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Band of Brothers

April 13, 2013

I’ve got my own brothers.  Three of ’em, all older.  Each of them are unique and well turned out.  They’re good guys.  With our upbringing, circumstances, kids, households and tribulations much in common, we’ve developed a fondness and respect for each other.  It feels rich and satisfying.  It’s a bond.

In my job as a pilot, I’ve been just as lucky.  People I’ve known as classmates, former students or co-workers I now consider brothers, too.  Male and female, our fellowship is just as strong as my ‘real’ brothers.  At this locus in our careers we have all been through a tremendous amount.  Job interviews.  Ground schools.  Flight checks.  Ramp checks.  Relocations.  Picture-postcard layovers shared with family.  Nightmare layovers rationed with louts.  Delays.  Working holidays far away from home.  Aircraft mechanical ‘issues’ small and large.  Furloughs.  Company liquidations.  Accidents.

With my return to flying these past few months, I was again awash in this hearty stock.  Guys and gals in my ‘new-hire’ class hailed from every point of the compass with experiences just as diverse.  As we went around the room that first day, each of us rattled off our curriculum vitae.  Those details of our lives–our backgrounds up until that point–had umpteen shared threads.  During classroom breaks or over lunch, we’d fill in the blanks of our stories, punctuating each with wit and charisma.  By the time we were all finished with training and blessed to go ply our trade, we had woven a substantial bolt of new fabric together.

It was yet another ream I would get to luxuriate in, like wrapping a soft blanket around oneself on a brisk evening.  This warm, comforting feeling I have had the pleasure of enjoying ever since I started flying.  There is something about moving along through the air at fatal altitudes and airspeeds, carefully managing the threats this endeavor presents, that just begs for commiseration. As if to say, “Wow, I just got away with that!  I cheated death–again!  Can you dig it?

Oh yes I can.  And so can my pilot friends.  Okay, so maybe not everything we do in the pointy end of an aircraft is dodging the Grim Reaper’s scythe.  But what still amazes me is how this bond we each have with each other manifests itself in completely non-aviation ways.

For example, help.  I was remodeling our home a few years ago.  Out came friends to demolish the old stuff, put up the new stuff, paint, lay tile, install lights, sump pumps, landscaping.  Even offers to babysit my kids while I tackled something messy.  When I needed a job, they penned letters of recommendation.  Or better yet, supplied a job offer.  It has happened several times to me.  And I am eternally grateful.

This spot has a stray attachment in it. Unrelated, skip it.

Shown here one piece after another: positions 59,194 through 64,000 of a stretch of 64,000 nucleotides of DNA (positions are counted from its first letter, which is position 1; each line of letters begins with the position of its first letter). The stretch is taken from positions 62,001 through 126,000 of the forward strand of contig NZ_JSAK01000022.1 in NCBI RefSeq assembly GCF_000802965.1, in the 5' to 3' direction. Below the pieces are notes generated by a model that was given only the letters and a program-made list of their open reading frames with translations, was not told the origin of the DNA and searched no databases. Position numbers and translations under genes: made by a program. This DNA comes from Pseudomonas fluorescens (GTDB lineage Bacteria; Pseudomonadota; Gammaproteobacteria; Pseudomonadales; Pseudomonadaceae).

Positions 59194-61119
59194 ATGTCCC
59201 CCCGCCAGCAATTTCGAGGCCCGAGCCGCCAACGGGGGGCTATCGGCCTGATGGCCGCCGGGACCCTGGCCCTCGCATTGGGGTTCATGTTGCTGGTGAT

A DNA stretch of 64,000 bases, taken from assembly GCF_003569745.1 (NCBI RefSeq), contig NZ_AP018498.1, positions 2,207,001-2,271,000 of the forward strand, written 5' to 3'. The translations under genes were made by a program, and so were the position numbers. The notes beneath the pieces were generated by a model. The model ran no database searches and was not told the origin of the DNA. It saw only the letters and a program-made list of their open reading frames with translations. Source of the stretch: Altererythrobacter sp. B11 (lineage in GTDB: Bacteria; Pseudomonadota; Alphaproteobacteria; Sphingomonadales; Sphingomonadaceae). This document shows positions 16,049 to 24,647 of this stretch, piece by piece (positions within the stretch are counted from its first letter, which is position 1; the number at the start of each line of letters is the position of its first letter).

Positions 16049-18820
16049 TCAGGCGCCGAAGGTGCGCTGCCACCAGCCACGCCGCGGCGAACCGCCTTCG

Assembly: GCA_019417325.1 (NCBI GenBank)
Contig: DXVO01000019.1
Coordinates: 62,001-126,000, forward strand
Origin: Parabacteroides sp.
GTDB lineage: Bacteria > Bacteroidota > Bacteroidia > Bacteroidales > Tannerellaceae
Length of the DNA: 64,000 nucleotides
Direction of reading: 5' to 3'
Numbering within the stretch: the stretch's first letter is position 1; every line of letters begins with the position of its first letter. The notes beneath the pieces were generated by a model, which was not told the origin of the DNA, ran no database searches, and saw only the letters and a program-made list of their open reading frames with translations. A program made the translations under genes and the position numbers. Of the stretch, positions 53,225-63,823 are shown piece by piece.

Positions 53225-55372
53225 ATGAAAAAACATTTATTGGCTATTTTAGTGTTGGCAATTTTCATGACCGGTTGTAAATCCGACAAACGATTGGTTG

Sharing of information is common, too.  Gouge on checkrides, or crash pads in New York City or where to rent a condo at Disneyworld.  Advice on how to bid successfully for days off from work pays real dividends to one’s quality of life.  Guidance provided.  Want help planning my retirement accounts?  Another friend stepped up.

This does not mean I agree with everything my pilot friends say or do.  Or believe in.  I strive to leave those thorny subjects like religion and politics out because we each have the right to think and do as we wish.  Not because I don’t like a raucous debate.  It’s just not worth the hard feelings that could corrode that foundation of respect.  Frankly it helps keep my mind open to new ideas.

There’s an old joke among pilots:  How do you know if there’s a pilot at a party?  He’ll tell you.

Yeah, pilots tend to be big mouths.  We’re a proud lot, fur sure.  Opinionated too.  Full of crap sometimes.  But we are also fiercely loyal.  And exceedingly generous.  All of those examples of help proffered have been free.  No strings attached.  No debts to be repaid.  Nothing expected in return.  “Just pay it forward“, whispered my conscience.  I will.

And just this evening I had a friend call with another preposterously open-handed offer.  One of those, “Really?  Are there really people like this anymore?  And why are they calling me?!”  I’m stunned and amazed.  Dunno if I or my family deserve it.  I suppose philanthropy exists in all of us if we count our blessings.  I’m certain that this friend and his family have happily run out of fingers and toes counting theirs.  They are just paying it forward.

Ernie Gann, the great American writer, penned a novel called Band of Brothers.  In the book, several airline pilots–each with disparate backgrounds–come to the rescue of one of their own–a fellow unjustly imprisoned over an aircraft accident he did not commit.  It’s only a little far-fetched, the ending of the book.  But what is not far-fetched at all is that bond, that connection, that band that connects us all.  Like Lou, Todd and Tom, they are brothers to me, too.

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